Approaching the study of the sea as a 'topic' almost immediately reveals a vast and potentially unmanageable area of research. The subject is perhaps better approached from subject type: social, cultural, economic, political, or from a particular subject area: tourism, naval battles, exploration, trade, colonies, ships or famous sailors for example. However, whichever way the subject is a tackled, what is revealed is that the study of the sea involves the study of an inter-disciplinary network of information, stretching from science and technology to religion, history to literature, and encompassing the entire globe.
There is a wealth of resources to be found on the web on all of these topics and more, to suit both the casual interest and lay historian, and the professional researcher, library and archive. There is also a great array of approaches from the serious study of boat design and development to the more fun opportunity to trace your Trafalgar ancestors.
- Naval History
- Social and Cultural History
- Personal Histories
- Employment and Trade
Maritime Britain is an online guide to British maritime heritage facilities and organisations. It is published by two enthusiasts of maritime history, and provides the details of more than 300 museums, vessels, maritime organisations and shore side attractions. In addition to the directories the side also provides information on historic vessels at risk, advice for ship preservation groups and an events guide. Users will also find a collection of web links and a month-by-month guide to notable maritime anniversaries.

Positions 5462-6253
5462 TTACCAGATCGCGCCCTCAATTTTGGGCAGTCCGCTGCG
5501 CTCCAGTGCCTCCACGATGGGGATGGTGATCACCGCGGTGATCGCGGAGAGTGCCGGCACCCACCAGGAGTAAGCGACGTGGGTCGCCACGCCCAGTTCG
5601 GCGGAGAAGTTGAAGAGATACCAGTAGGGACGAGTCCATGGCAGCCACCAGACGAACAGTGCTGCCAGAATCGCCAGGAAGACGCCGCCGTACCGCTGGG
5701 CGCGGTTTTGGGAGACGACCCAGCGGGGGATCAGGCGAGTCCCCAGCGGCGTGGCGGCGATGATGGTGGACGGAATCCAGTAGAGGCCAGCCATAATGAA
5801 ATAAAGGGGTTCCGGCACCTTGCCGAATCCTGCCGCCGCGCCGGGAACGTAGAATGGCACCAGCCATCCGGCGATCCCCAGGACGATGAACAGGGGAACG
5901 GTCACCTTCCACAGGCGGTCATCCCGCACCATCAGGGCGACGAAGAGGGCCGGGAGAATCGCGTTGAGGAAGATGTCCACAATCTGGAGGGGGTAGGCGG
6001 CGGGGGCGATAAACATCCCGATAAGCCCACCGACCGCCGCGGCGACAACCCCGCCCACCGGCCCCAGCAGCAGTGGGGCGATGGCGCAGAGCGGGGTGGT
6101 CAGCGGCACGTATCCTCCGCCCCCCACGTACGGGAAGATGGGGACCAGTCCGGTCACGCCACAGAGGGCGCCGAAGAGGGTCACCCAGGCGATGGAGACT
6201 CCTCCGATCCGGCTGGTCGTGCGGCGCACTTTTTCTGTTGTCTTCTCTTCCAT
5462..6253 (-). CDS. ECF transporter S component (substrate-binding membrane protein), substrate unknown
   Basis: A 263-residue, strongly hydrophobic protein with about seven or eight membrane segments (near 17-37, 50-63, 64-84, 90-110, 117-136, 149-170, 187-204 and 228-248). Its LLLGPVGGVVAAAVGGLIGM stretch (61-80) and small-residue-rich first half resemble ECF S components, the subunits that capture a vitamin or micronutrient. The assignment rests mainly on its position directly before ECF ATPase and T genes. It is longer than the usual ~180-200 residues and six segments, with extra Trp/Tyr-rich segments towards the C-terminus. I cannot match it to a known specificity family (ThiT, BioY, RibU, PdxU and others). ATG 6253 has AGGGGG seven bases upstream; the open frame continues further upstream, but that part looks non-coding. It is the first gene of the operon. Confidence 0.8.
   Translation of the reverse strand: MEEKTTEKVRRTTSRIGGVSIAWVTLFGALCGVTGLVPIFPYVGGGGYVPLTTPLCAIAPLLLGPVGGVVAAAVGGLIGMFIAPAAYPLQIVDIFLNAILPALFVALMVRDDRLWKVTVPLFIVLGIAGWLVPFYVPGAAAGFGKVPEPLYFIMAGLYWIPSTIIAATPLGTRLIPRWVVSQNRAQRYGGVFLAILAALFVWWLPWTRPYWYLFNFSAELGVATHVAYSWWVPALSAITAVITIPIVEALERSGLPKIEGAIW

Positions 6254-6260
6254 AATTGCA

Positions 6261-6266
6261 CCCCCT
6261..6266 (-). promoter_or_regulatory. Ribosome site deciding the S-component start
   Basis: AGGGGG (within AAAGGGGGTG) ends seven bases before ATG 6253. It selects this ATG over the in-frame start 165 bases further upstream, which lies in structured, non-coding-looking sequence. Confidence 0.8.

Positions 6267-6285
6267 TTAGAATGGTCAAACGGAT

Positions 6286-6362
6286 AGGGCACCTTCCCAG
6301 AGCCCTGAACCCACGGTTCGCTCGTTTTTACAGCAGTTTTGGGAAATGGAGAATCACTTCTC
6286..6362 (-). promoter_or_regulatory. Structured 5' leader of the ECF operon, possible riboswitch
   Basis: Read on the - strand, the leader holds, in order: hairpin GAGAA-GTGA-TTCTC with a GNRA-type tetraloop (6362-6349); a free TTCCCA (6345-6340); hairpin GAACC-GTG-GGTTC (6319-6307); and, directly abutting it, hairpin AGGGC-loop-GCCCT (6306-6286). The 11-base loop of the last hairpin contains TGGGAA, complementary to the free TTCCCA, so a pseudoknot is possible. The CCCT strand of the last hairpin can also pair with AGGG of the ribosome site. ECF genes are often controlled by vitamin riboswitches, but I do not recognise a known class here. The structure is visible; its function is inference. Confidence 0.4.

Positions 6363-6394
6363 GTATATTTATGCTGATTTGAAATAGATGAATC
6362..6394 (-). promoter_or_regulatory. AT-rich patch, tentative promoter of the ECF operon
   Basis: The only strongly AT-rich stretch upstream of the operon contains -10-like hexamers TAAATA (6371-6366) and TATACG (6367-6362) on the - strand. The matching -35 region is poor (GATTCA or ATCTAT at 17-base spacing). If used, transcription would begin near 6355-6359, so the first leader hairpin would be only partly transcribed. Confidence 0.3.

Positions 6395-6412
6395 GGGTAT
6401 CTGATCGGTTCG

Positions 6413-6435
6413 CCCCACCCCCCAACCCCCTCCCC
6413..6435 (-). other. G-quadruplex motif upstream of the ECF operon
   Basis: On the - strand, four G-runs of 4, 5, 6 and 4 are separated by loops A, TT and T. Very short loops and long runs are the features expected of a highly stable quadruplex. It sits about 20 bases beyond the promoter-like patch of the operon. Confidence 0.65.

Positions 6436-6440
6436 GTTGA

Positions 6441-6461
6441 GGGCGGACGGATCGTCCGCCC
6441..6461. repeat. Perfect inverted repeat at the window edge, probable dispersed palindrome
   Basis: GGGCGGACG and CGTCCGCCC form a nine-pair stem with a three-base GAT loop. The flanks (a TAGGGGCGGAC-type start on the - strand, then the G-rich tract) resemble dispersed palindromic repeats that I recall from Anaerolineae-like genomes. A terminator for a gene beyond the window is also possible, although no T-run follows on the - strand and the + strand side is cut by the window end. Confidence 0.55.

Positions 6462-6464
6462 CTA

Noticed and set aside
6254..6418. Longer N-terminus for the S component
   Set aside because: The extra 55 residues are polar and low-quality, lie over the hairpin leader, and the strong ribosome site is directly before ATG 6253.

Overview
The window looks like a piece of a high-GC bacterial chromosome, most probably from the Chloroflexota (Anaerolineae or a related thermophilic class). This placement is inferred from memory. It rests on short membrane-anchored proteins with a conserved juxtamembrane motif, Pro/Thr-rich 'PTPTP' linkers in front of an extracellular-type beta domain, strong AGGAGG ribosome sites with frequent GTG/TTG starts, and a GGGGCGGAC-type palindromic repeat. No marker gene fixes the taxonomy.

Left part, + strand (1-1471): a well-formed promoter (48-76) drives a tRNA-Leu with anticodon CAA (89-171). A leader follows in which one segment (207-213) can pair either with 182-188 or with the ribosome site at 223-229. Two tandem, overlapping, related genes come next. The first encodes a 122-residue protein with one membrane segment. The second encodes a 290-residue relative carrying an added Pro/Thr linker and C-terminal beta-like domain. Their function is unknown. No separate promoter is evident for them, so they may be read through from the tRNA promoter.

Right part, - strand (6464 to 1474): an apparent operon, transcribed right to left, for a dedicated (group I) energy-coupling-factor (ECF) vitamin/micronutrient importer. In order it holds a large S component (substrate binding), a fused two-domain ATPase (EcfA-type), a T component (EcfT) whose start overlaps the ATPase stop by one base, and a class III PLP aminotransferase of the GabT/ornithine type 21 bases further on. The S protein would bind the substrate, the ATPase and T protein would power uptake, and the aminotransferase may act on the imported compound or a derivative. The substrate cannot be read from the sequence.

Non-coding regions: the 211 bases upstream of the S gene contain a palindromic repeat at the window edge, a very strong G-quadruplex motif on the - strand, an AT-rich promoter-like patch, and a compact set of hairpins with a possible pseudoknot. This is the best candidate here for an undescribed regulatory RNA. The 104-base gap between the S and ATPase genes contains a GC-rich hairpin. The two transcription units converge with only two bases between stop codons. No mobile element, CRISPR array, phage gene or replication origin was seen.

This site aims to provide the maritime researcher with an introduction to the use of online resources. It is intended to complement the use of more traditional printed material and has sections on using online resources for researching ships and people, libraries and databases. Links have been divided into: general information, museums, specific ships, books and magazines, music, art and images, maritime education, nautical archaeology and modern sailing. Most of the links have been briefly annotated.
Alan Hartley, a contributor of nautical terms to the Oxford English Dictionary, authors this web site, which is quite basic, may only be of real interest to maritime historians and researchers. It includes maritime history citations written for the Oxford English Dictionary covering medieval sources, Sandahl's Middle English Sea Terms, fifteenth-, sixteenth- and seventeenth-century sources, and Timoteo O'Scanlan's 1831 Spanish maritime Dictionary. Also on the site are articles about English nautical vocabulary and material from Hartley's unfinished Historical Dictionary of Mediterranean Nautical Terms.